Timeline Emerges in Case of Co-Pilot Who Exited Plane

The body of Charles Hew Crooks, 23, was found Friday
By Kate Seamons,  Newser Staff
Posted Aug 1, 2022 7:25 AM CDT
Updated Aug 6, 2022 5:00 PM CDT
Timeline Emerges in Case of Co-Pilot Who Exited Plane
Stock photo of a twin-engine turbo prop aircraft.   (Getty Images / Tofotografie)

(Newser) – While it's still unknown what caused a co-pilot to exit a turboprop plane and fall to his death on Friday, a firmer picture of the timeline is emerging. But it remains a confusing picture. The News & Observer used FAA records to piece together the following series of events: The plane departed Raeford, North Carolina, around 1:10pm, with Charles Hew Crooks, 23, and a second unnamed pilot aboard. About 20 minutes later, the plane started circling Raeford West Airport and then experienced a hard landing on a dirt military runway near the airport. The plane aborted the landing, and one of the men aboard told air traffic control, "We were attempting to land, made contact with the ground, had a hard landing and decided to go around, and at that point we lost the [right] wheel."

The caller requested permission to land at Raleigh-Durham International Airport and told the air controller they would try to land on the plane's belly. The plane was at about 3,850 feet when it flew over Fuquay-Varina, where Crooks' body was found, around 2:30pm. The plane landed about 20 minutes later in Raleigh with only one pilot aboard. The plane in question is a CASA C-212 Aviocar, which features a rear loading ramp that can be opened during flight, "making it ideal for parachute training." The plane was tied to Rampart Aviation, which provides parachute training, among other things, for certain US military units. Crooks was a pilot for Rampart.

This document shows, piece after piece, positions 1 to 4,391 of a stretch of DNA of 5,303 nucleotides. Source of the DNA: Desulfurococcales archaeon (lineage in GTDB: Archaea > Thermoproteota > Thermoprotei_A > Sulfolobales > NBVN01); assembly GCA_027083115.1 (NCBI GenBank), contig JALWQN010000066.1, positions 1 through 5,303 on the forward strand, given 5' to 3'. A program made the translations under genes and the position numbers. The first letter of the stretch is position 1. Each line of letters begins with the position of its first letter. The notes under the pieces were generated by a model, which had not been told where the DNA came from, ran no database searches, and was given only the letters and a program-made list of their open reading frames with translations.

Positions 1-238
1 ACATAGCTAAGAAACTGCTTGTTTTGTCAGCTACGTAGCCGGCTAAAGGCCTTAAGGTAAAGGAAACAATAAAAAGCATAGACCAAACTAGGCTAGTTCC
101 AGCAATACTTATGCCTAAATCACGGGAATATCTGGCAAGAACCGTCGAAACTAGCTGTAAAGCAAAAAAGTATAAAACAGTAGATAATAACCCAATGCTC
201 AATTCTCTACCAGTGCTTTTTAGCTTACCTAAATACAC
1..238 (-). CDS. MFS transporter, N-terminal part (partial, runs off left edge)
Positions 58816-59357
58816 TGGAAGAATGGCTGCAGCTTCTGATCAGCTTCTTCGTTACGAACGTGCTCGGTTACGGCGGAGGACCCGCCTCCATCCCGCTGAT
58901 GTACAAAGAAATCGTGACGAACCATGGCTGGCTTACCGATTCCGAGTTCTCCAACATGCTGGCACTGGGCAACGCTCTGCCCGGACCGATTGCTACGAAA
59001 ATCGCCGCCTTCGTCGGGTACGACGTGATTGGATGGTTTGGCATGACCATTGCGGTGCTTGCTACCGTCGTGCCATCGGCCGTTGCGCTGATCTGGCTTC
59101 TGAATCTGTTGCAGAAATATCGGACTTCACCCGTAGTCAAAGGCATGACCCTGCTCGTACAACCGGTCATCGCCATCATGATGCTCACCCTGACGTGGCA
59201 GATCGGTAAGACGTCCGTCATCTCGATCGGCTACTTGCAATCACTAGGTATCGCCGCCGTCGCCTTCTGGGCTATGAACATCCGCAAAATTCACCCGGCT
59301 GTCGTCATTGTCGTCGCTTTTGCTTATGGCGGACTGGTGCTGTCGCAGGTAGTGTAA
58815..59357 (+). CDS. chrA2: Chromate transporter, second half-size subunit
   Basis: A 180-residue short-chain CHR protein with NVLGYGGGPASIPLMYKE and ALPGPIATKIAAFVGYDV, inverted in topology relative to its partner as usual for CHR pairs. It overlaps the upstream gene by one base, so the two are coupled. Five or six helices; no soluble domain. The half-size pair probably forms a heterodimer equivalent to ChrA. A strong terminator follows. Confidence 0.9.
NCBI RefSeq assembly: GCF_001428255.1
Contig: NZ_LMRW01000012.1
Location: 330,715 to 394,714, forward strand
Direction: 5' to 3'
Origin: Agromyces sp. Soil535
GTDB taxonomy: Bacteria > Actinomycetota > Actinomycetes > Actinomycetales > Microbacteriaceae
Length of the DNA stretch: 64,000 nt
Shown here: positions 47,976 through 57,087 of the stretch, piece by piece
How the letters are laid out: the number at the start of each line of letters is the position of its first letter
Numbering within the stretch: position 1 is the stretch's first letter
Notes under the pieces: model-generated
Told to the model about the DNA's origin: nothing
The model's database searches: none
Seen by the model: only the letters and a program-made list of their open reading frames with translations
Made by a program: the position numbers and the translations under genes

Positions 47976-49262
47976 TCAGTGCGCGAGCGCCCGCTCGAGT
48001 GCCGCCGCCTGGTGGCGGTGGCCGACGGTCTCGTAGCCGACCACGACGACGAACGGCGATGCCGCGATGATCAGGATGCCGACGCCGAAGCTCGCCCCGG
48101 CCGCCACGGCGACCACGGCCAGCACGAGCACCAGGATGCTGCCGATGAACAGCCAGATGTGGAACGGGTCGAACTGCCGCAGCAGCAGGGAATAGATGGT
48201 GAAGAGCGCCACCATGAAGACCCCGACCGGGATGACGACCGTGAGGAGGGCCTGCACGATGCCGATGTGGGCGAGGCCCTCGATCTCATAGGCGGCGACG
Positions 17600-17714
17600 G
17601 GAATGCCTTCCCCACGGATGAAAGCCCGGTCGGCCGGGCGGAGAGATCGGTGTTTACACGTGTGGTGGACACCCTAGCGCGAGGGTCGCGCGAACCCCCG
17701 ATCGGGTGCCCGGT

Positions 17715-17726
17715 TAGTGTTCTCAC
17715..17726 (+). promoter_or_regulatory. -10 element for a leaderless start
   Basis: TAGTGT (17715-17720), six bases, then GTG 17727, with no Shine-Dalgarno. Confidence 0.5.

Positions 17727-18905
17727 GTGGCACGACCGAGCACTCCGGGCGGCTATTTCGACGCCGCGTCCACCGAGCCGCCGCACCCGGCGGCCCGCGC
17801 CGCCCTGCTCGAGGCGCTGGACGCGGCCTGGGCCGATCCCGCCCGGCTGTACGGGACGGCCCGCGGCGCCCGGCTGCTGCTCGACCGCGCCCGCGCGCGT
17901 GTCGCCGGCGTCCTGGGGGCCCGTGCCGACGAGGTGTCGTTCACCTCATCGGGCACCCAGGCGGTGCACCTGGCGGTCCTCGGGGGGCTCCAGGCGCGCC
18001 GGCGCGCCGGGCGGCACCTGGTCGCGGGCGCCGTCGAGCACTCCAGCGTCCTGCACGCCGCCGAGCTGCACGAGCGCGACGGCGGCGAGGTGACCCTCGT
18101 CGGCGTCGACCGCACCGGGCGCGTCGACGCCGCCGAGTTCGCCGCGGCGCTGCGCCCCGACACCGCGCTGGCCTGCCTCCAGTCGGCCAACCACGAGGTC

Crooks' father, Hew Crooks, spoke to WRAL in the wake of his son's death. He described him as passionate about flying. "He pursued his private pilot license while he was in college. I think he got that when he was a sophomore," Hew Crooks said, adding that his son had since worked as a flight instructor and was certified to fly in almost all conditions. "He said a couple weeks ago, he wouldn't trade places with anybody in the world. He loved where he was. ... I can't imagine what happened. ... I don't know. We can't process it right now." (Read more plane accident stories.)

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